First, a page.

Omer Fast was born in Jerusalem in 1972, and grew up in Israel and New York. His multichannel video installations blur the boundaries between documentary, dramatization, and fantasy, frequently generating viewers’ confusion. Fast often anchors his narratives with a conversation between two people—whether subjects recounting their own stories or actors playing roles of interviewer and interviewee. As dialogues escalate in tension, portraits of carefully calibrated identity emerge. Through repetition and reenactment, multiple takes of given scenes build shades of interpretation as a story is told, retold, and mythologized. Stories of origin, trauma, and desire mutate into one another, forming blended genres that confound expectations and disrupt narrative conventions. Projected into space or unfolding simultaneously on multiple screens, the work resonates with characters—whether a drone pilot, worker in the adult film industry, or a wife talking to her husband—who seem to express the elemental complications and disparities of their own identities.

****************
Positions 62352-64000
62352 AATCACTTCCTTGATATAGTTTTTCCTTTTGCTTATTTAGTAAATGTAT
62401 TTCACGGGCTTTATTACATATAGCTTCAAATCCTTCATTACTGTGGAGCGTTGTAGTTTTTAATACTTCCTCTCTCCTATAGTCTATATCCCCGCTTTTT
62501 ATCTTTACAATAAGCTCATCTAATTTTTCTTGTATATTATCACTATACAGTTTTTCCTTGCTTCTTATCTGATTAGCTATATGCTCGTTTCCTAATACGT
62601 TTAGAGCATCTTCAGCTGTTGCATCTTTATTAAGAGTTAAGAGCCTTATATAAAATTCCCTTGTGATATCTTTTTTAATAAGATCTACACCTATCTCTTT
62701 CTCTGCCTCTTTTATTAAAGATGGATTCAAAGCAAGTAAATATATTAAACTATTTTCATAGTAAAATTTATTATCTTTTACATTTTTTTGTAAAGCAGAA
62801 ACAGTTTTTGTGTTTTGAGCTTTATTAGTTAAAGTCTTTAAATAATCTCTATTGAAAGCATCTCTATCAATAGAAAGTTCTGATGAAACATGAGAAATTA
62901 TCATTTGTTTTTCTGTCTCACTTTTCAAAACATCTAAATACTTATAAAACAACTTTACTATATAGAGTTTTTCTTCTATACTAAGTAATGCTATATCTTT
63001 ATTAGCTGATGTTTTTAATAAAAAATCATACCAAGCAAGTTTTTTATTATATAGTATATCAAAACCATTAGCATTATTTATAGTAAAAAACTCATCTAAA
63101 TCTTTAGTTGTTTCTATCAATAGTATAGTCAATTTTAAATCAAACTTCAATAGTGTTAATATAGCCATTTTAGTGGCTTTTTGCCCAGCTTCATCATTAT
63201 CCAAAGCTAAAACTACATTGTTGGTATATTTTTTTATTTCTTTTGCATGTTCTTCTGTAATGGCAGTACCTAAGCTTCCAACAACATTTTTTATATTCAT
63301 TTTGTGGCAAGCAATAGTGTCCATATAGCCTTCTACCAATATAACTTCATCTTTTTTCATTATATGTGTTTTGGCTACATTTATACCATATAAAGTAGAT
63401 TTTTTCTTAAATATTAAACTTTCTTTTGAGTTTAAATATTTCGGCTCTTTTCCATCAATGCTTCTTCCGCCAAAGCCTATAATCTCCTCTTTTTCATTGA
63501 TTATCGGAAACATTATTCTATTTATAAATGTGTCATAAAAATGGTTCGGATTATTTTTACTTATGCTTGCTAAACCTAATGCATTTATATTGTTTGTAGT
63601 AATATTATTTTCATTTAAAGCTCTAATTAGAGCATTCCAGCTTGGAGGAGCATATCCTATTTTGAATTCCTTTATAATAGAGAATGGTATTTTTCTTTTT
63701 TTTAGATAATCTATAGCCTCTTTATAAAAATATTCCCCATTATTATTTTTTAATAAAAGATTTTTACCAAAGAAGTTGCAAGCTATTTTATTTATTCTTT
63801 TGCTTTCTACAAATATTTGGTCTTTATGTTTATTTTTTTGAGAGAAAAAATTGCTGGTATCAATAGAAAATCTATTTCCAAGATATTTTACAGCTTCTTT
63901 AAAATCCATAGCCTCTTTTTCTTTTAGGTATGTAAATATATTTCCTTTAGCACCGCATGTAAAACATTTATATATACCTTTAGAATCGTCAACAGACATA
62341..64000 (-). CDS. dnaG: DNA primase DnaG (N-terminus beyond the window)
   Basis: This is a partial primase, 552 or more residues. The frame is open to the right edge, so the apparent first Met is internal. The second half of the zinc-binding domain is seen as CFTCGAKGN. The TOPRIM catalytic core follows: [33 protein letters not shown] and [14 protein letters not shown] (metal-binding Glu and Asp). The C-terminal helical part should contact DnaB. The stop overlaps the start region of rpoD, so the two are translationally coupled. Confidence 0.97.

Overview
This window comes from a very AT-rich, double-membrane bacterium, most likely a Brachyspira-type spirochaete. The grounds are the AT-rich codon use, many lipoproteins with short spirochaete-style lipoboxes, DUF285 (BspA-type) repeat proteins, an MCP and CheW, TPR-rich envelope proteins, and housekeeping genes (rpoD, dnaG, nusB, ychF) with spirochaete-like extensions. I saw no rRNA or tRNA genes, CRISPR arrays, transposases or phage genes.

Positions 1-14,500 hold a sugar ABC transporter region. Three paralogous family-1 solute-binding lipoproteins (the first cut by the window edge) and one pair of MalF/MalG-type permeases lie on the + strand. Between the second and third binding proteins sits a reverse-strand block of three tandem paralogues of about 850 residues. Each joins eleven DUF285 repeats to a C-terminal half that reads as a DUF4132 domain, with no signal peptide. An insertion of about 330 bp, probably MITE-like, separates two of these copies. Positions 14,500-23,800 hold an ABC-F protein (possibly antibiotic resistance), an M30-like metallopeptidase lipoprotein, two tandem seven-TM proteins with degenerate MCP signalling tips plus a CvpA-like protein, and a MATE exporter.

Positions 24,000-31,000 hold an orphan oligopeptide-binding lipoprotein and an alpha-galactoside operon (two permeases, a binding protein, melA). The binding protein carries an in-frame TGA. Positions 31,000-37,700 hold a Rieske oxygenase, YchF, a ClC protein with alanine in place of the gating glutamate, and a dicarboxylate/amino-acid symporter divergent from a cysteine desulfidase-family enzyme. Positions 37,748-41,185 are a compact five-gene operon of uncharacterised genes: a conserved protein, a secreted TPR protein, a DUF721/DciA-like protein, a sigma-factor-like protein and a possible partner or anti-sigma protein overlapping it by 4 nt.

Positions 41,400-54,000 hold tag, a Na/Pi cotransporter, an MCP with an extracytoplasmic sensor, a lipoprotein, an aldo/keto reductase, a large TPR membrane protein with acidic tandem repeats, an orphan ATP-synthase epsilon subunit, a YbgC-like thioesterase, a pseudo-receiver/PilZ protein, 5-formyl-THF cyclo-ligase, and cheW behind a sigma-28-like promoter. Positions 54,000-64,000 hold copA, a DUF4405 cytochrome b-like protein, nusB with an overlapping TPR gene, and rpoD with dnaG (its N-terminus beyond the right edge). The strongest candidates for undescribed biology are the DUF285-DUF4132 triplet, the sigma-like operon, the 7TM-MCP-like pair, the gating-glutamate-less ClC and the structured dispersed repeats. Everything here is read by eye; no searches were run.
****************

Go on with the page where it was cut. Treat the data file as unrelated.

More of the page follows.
In the following preview from the ART21 Art in the Twenty-First Century Season 7 episode, Fiction, Fast investigates the implications of identity as performance. Shown filming the work Everything That Rises Must Converge (2013) in Los Angeles, the artist recalls the influences of having been raised between two cultures and languages. “If I feel authentic in one particular milieu but I switch milieu and I feel just as authentic in that other place,” questions the artist, “then what is that thing that we call identity about?”